Here are a few videos to take you into some of the real and wonderful inspirations behind the poems.
- “The Silver Swan.” The most beautiful robot creature of all times has got to be the Silver Swan, housed at the Bowes Museum in Barnard Castle, UK. This 18th century creature moves its neck as gracefully as the real thing when hunting fish made of glass:
2. “Monk Automaton c. 1560.” This monk automaton housed at the Smithsonian graces the cover of my book, where he is stripped down and x-rayed! Watch him move in his robes here:
- “Ode to the Robobee.” Here come the robobees! Roboticists at Harvard are working on a colony of these tiny winged robotss:
- This 17th century German tortoise knows how to move:
- “Not Everybody Else’s Bestiary (Yet).” On the list of things you could encounter in the ocean in the near future is the Octobot, the world’s first soft-bodied robot, which is made out of silicone and can move through water:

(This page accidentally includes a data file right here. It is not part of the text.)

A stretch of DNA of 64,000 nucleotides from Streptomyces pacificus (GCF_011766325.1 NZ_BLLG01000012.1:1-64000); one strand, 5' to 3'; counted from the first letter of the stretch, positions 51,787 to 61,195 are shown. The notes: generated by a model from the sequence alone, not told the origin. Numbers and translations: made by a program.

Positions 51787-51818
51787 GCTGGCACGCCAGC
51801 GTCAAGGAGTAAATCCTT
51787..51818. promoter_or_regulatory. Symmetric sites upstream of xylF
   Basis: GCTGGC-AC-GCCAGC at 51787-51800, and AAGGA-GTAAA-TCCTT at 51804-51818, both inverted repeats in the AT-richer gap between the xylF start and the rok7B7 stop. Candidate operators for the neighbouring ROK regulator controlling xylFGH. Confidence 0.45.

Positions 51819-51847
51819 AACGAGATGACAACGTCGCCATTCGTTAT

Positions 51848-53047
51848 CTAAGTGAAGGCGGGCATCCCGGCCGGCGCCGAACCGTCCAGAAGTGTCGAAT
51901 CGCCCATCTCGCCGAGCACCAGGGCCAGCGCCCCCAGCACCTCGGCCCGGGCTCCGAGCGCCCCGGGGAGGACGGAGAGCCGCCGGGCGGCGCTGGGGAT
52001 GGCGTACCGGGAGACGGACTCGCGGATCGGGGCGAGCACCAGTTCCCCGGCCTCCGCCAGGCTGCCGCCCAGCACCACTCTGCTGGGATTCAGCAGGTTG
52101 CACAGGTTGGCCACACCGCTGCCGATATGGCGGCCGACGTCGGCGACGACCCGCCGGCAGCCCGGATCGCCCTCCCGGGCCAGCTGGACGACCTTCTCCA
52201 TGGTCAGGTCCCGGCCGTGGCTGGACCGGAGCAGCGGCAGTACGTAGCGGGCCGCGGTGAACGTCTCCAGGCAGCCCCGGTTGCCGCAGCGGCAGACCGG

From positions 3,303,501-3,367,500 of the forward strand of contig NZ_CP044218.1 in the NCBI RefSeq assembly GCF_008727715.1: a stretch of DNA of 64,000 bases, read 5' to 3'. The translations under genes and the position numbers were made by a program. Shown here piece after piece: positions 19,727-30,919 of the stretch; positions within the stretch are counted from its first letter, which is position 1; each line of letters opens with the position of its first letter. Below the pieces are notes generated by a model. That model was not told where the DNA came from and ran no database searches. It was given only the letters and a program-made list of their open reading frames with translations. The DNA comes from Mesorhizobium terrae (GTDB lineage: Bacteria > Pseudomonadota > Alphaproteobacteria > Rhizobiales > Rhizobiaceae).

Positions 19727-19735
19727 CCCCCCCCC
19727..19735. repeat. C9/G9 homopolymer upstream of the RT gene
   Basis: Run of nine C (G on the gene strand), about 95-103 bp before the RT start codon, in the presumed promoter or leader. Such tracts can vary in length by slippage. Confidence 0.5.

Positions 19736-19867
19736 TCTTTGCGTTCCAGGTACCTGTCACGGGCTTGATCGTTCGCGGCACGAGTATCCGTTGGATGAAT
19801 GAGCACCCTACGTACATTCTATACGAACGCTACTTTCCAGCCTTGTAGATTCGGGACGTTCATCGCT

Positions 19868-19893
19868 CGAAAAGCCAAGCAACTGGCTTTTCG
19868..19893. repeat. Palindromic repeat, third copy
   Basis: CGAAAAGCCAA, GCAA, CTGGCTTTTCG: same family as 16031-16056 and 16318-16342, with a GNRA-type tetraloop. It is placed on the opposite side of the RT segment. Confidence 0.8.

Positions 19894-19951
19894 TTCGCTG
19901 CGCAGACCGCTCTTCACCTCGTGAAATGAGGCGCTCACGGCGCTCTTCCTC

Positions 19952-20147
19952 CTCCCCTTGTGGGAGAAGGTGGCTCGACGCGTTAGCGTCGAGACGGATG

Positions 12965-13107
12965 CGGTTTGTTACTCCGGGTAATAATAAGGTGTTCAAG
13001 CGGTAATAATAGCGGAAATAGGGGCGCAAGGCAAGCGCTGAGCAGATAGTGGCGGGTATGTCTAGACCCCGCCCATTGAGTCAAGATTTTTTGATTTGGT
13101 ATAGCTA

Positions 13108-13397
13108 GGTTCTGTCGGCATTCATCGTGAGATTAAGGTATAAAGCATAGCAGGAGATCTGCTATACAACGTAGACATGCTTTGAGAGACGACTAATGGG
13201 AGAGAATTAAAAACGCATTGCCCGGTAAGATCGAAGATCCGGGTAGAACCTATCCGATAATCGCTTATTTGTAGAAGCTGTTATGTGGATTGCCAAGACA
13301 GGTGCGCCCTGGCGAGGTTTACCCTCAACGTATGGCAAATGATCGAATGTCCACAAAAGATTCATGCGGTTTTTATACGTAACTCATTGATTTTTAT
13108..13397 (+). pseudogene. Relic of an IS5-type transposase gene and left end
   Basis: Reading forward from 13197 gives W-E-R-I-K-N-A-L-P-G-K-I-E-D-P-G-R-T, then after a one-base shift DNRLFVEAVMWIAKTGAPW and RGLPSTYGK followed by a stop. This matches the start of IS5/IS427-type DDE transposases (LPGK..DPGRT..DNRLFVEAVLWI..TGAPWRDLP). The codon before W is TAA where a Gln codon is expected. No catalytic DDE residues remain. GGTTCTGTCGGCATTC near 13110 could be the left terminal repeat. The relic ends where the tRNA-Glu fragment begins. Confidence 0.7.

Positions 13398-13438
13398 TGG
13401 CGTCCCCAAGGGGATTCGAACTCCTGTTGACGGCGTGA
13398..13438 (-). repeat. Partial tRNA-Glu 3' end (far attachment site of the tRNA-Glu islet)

6. “Not Everybody Else’s Bestiary (Yet).” Meanwhile, this snake robot can move on land and in water. (Would you rather encounter these or real snakes on a plane?)
7. “Robot Priest, Japan, c. 2019.” Meet one of the newer robot priests (yes, there are others!), Mindar.
- Cute or creepy? You decide: the unforgettable Rabbit in a Cabbage, an 1895 creation by Roullet & Decamps:
9. “Imagined Love Letter to Bina48.” Human Bina Rothblatt interacts with her humanoid counterpart in this video.
- “Mechanical Birds.” Singing robot birds have been around for possibly thousands of years. Watch this little French bird who has been singing its song since 1870:
11. Finally, check out the beautiful, invasive lionfish, itself a threat to many species and ecosystems, be devoured by its robot predator: